Sen. Davis Gets A Boost From The Big Apple
Position on Gun Control Pleases New York Mayor
Friday, November 2, 2007
New York Mayor Michael R. Bloomberg endorsed state Sen. Jeannemarie Devolites Davis for reelection yesterday, helping the Fairfax County Republican position herself to the left of her opponent on the issue of gun control in a district that has increasingly voted Democratic.
Bloomberg, who also appeared with Davis on CNN's "The Situation Room," said illegal sales of handguns in Virginia have put weapons in the hands of criminals in New York. He said tougher gun laws, including measures supported by Davis, are needed to slow violent crime in the nation's cities.
"I support candidates who don't let ideology get in the way of common-sense thinking," Bloomberg (I) said at a news conference at the Dulles Hyatt in Herndon. "I don't think that party label has anything to do with it. It's what is right for America, for the states, for Virginia."
Davis is locked in one of the most competitive races on the ballot for Tuesday, when all 140 seats in Virginia's House of Delegates and Senate will be decided. In the heart of Democratic-leaning Fairfax, she faces J. Chapman "Chap" Petersen, a former state delegate and Fairfax City Council member whose votes in the legislature against some gun restrictions have been a consistent target for Davis.
Davis says Petersen veered to the right on gun issues to prepare for his failed bid for lieutenant governor in 2005. Petersen has opposed measures to allow local jurisdictions to ban guns in libraries and other government buildings, and he supported a measure allowing gun owners to carry weapons in their vehicles while on school property.
"He turned his back on the district he was representing in order to attract voters downstate," Davis said.
Petersen had his own news conference yesterday, at which he received an endorsement from the International Union of Police Associations, which represents officers and sheriff's deputies. He criticized Davis for relying on an out-of-state politician for support. He also defended his gun votes by noting that a majority of lawmakers supported the measure exempting concealed-weapon permit holders from a ban on firearms on school property. Even then-Gov. Mark R. Warner (D) signed the bill into law, he said.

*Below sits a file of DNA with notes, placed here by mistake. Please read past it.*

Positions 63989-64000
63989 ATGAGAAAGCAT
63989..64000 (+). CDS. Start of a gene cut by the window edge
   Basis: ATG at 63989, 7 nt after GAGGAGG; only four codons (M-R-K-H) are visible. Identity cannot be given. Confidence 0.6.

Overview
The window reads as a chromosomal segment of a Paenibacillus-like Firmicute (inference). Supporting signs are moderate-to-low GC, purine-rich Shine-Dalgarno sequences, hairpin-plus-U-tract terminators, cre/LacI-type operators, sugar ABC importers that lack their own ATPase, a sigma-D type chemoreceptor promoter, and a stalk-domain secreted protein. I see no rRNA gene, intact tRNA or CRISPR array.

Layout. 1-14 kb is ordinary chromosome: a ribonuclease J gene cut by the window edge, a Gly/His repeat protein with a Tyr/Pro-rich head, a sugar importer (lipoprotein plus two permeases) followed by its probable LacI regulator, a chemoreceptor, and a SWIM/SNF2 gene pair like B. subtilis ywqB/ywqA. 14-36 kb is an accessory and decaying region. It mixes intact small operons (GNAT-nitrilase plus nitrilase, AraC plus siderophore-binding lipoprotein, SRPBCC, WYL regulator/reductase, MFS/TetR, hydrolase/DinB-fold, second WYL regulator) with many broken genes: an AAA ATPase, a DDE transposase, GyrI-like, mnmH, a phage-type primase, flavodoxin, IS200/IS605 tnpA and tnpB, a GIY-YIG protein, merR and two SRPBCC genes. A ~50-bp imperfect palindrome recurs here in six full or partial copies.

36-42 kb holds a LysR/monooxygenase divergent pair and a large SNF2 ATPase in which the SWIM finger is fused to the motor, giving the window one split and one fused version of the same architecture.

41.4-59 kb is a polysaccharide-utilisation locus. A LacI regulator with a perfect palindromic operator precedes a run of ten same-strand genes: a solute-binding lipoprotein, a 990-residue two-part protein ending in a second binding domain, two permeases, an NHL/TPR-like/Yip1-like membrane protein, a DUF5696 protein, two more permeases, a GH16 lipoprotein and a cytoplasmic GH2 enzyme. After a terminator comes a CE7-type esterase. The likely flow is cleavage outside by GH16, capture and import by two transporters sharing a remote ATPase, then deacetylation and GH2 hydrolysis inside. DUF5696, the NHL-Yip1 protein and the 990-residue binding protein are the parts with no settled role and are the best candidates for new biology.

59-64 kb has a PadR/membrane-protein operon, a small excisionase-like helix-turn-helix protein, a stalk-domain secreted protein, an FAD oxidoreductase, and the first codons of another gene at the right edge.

"There's no evidence that this law has led to any violence or put anybody at risk," Petersen said. In a reference to the slayings of 32 students and faculty members at Virginia Tech this year, he added: "In the wake of Virginia Tech, she's trying to get a rise out of people."
Davis is trying to position herself as a left-of-center moderate to appeal to those in the 34th Senate District, who have voted overwhelmingly for Democrats in recent statewide elections. She worked feverishly during the last legislative session to help push through a transportation package sending $400 million annually to Northern Virginia for road and transit improvements. She has embraced the agenda of Equality Virginia, a gay rights organization that seeks the inclusion of sexual orientation in state anti-discrimination laws.
Petersen has reached out to Equality Virginia, too. He also regularly points out that a vote for him could help Democrats take control of the Senate.
"Independence is very important," Davis said yesterday, with Bloomberg at her side. "I'm very proud of the fact that I have been able to move across party lines in order to get the job done."
The race has turned aggressive. Petersen has criticized Davis's vote for the transportation bill because it created seven local taxes and steep new fees for the most egregious driving offenses. He also held a news conference last week to accuse Davis of putting his family's safety at stake by publishing his home address, telephone number and family members' names on a mailing to district voters.
Both candidates are spending hundreds of thousands of dollars on expensive network airtime for sharply worded political advertising. Davis, the wife of U.S. Rep. Thomas M. Davis III (R-Va.), is also spending her husband's political money. Her most recent campaign finance reports show that the congressman gave nearly $200,000 in an in-kind donation by purchasing TV advertising time. According to the State Board of Elections, such an ad must disclose the name of the purchaser, but the ad in question states: "Paid for and authorized by Jeannemarie Devolites Davis."
The state senator said the disclosure was appropriate because her campaign paid to produce the ad and to make the initial purchase of airtime. Her husband's committee paid for an extension of air time, and she disclosed the contribution as required by law, she said.
Bloomberg acknowledged that endorsing a legislative candidate in another state is unusual, but he said the gun issue is of such importance to him that the trip was worthwhile.
This is not the first time Bloomberg has entered Virginia's political waters. A former Democrat and Republican, Bloomberg alienated Virginia gun-rights supporters -- and even Gov. Timothy M. Kaine (D) -- by sending investigators to track down gun dealers in the state who had illegally sold weapons to undocumented buyers or convicted criminals who then took the weapons to New York. The investigators found seven dealers who had done so, Bloomberg said.
Kaine and others criticized Bloomberg and said he should work with Virginia law enforcement agencies to enforce federal and state gun laws. But Bloomberg maintains that his first priority is protecting the safety of his 8.2 million constituents.
"It's the mayors that go to the funerals, that give the eulogies, that have to rush to the hospitals in the middle of the night," he said.